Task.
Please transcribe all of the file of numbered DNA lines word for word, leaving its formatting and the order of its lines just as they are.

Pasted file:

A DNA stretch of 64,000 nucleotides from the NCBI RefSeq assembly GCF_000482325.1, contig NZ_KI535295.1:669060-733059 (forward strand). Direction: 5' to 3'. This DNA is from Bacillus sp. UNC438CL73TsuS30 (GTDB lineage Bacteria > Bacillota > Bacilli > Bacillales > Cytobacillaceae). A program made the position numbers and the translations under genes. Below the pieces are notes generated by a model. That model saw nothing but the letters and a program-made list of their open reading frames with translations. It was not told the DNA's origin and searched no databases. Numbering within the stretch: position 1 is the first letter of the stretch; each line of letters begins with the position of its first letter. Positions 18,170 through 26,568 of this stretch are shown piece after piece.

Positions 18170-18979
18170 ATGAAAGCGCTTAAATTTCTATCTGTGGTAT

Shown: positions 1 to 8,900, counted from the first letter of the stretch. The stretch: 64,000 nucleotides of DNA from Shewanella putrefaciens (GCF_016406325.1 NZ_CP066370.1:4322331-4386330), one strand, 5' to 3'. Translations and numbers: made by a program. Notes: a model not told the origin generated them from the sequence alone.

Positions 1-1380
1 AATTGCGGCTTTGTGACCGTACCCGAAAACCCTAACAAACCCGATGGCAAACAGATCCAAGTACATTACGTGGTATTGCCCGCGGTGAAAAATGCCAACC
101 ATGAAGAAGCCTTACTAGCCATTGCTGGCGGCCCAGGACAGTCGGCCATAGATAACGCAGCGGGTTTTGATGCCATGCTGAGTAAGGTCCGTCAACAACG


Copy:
A DNA stretch of 64,000 nucleotides from the NCBI RefSeq assembly GCF_000482325.1, contig NZ_KI535295.1:669060-733059 (forward strand). Direction: 5' to 3'. This DNA is from Bacillus sp. UNC438CL73TsuS30 (GTDB lineage Bacteria > Bacillota > Bacilli > Bacillales > Cytobacillaceae). A program made the position numbers and the translations under genes. Below the pieces are notes generated by a model. That model saw nothing but the letters and a program-made list of their open reading frames with translations. It was not told the DNA's origin and searched no databases. Numbering within the stretch: position 1 is the first letter of the stretch; each line of letters begins with the position of its first letter. Positions 18,170 through 26,568 of this stretch are shown piece after piece.

Positions 18170-18979
18170 ATGAAAGCGCTTAAATTTCTATCTGTGGTAT

Shown: positions 1 to 8,900, counted from the first letter of the stretch. The stretch: 64,000 nucleotides of DNA from Shewanella putrefaciens (GCF_016406325.1 NZ_CP066370.1:4322331-4386330), one strand, 5' to 3'. Translations and numbers: made by a program. Notes: a model not told the origin generated them from the sequence alone.

Positions 1-1380
1 AATTGCGGCTTTGTGACCGTACCCGAAAACCCTAACAAACCCGATGGCAAACAGATCCAAGTACATTACGTGGTATTGCCCGCGGTGAAAAATGCCAACC
101 ATGAAGAAGCCTTACTAGCCATTGCTGGCGGCCCAGGACAGTCGGCCATAGATAACGCAGCGGGTTTTGATGCCATGCTGAGTAAGGTCCGTCAACAACG